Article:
Gala Les Étoiles with Valentine Colasante and Paul Marque (Paris Opera Ballet); Tiler Peck and Roman Mejia (New York City Ballet); Sergio Bernal (formerly National Ballet of Spain); Silvia Azzoni, Alexandre Riabko and Alessandro Frola (Hamburg Ballet John Neumeier); Maia Makhateli (Het Nationale Ballet, Amsterdam); Bakhtiyar Adamzhan (Astana Opera Ballet); Tatiana Melnik (Hungarian National Ballet).
Galas. Eyeroll. Well, the packed houses in Bologna (at the Comunale Nouveau, built to house the Teatro Comunale during its mid-18th century theatre's renovations) demonstrated the popularity of the format. Galas were often the solution to dance programming after the end of the first lockdown, and I have seen a fair number since the summer of 2020, often eyerolling my way through, but here I had a great time – quality casting and clever programming made the difference.
Les Étoiles is a successful series of galas created by producer Daniele Cipriani. There are several Les Étoiles performances annually in Rome, and now other major Italian theatres are making it a regular event too – this was Bologna's second year. Unsurprisingly, Swan Lake was part of the line up, however Cipriani presented it in an interesting way, starting with the Paris Opera Ballet's Paul Marque dancing Rudolf Nureyev's Act One adage. From his opening first arabesque, simple but textbook perfect, I was won over. It was beautifully danced and led into the Act Four white swan pas de deux with his POB partner Valentine Colasante who danced with understated command and wistful detachment, showing long-limbed elegant lines. Then came the ‘black swan' pas de deux with Maia Makhateli (Dutch National Ballet) and Alessandro Frola (Hamburg Ballet), who were maybe not a natural pairing but both oozed personality and Makhateli – her large perfidious eyes flashing around the auditorium – was wily in her every move, easily manipulating her ingenuous Siegfried, danced by 22-year-old Frola.
Husband and wife couple Silvia Azzoni and Alexandre Riabko from Hamburg Ballet are specialists in the John Neumeier repertoire as Neumeier has headed the company in Hamburg since 1973 and has been their director since they left the School of the Hamburg Ballet. For Azzoni this means three decades working alongside Neumeier as, astonishingly, she will be 50 later this year, yet is fresh faced and vital on stage, and her Ukrainian husband, who is five years her junior, is also in excellent form. They fit together like pieces of a puzzle, and there is not a moment when they are not thoroughly engaged with what they are dancing – there is intention in every move. They opened the programme with a duet from Neumeier's Sylvia to Delibes' music, and then were joined by Frola for an excerpt from Neumeier's Bernstein Dances, including a piece to the hugely affecting Simple Song from Bernstein's MASS.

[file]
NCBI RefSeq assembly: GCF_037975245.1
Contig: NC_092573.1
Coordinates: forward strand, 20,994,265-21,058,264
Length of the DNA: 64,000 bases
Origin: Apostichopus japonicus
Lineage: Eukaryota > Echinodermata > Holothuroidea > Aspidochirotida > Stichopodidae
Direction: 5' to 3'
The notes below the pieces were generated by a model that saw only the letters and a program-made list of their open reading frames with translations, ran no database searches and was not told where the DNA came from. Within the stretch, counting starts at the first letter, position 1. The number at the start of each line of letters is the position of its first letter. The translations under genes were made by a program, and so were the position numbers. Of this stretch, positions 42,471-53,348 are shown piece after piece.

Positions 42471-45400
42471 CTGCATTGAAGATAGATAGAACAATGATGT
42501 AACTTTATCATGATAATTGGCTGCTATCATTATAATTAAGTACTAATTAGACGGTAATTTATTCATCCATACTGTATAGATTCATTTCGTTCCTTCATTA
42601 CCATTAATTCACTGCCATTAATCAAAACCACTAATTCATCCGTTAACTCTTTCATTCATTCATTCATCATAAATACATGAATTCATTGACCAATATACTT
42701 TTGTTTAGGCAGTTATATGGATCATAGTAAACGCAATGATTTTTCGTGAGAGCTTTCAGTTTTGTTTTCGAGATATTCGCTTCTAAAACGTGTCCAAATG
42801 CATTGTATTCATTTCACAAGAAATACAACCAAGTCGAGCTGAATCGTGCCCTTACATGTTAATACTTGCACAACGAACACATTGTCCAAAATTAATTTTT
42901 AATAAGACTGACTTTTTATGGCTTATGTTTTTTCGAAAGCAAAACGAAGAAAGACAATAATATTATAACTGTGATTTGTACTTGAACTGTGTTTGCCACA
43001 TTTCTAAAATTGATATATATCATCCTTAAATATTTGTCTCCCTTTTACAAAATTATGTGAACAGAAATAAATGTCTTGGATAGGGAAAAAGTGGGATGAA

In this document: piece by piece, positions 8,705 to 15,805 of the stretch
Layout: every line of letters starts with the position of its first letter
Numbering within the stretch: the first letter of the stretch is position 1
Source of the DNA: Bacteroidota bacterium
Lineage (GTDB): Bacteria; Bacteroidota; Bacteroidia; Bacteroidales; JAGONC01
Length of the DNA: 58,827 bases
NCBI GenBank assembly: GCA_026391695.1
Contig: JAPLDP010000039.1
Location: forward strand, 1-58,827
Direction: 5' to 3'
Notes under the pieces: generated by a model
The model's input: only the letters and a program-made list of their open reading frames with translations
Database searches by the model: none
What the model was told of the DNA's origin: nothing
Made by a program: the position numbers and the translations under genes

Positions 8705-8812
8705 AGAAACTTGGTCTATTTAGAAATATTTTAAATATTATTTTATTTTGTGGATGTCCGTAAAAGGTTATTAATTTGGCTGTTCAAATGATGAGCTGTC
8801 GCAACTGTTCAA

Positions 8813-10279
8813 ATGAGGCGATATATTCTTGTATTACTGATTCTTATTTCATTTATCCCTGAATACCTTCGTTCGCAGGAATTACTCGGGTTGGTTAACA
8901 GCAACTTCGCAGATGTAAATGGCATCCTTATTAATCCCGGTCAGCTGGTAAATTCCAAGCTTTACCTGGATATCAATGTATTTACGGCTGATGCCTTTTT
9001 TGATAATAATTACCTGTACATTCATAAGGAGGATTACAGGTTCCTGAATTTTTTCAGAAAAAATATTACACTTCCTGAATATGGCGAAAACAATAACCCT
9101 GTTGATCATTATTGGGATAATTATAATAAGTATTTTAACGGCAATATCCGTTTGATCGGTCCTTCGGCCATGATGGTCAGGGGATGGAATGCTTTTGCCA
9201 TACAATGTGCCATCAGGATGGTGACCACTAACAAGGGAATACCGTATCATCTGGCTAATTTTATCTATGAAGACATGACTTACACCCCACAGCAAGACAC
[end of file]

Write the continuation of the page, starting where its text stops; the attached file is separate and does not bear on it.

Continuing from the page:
New York City Ballet's Tiler Peck and Roman Mejia wooed the audience with Christopher Wheeldon's This Bitter Earth, danced to Max Richter's re-elaboration of the Dinah Washington classic. It's more of a statement than a song, rendered into a haunting mantra with Richter's gently pulsating overlay. Watching two youthful dancers moving to the words “Today you're young/Too soon, you're old” brought a lump to my throat. Peck and Mejia were intense and make a fine couple. Such a contrast then with George Balanchine's Tchaikovsky Pas de Deux, thrillingly whipped along by Paolo Paroni conducting the theatre's orchestra. Peck's variation was astoundingly fast, yet she found moments for phrasing to let it breathe, and of course used those sly Balanchine skirt flicks, which no one does better than a City Ballet dancer. [She has posted the variation on Instagram.] She is extraordinary, with the dynamism of her lower body combined with the softness of her arms and wrists, and her slow-motion descending leg is pure poetry. Épaulement – so often left behind in the dressing room – is something that Balanchine dancers preserve and what charm, cheek, and irony it can add to a step. And of course, Peck has a megawatt personality that is the cherry on the cake.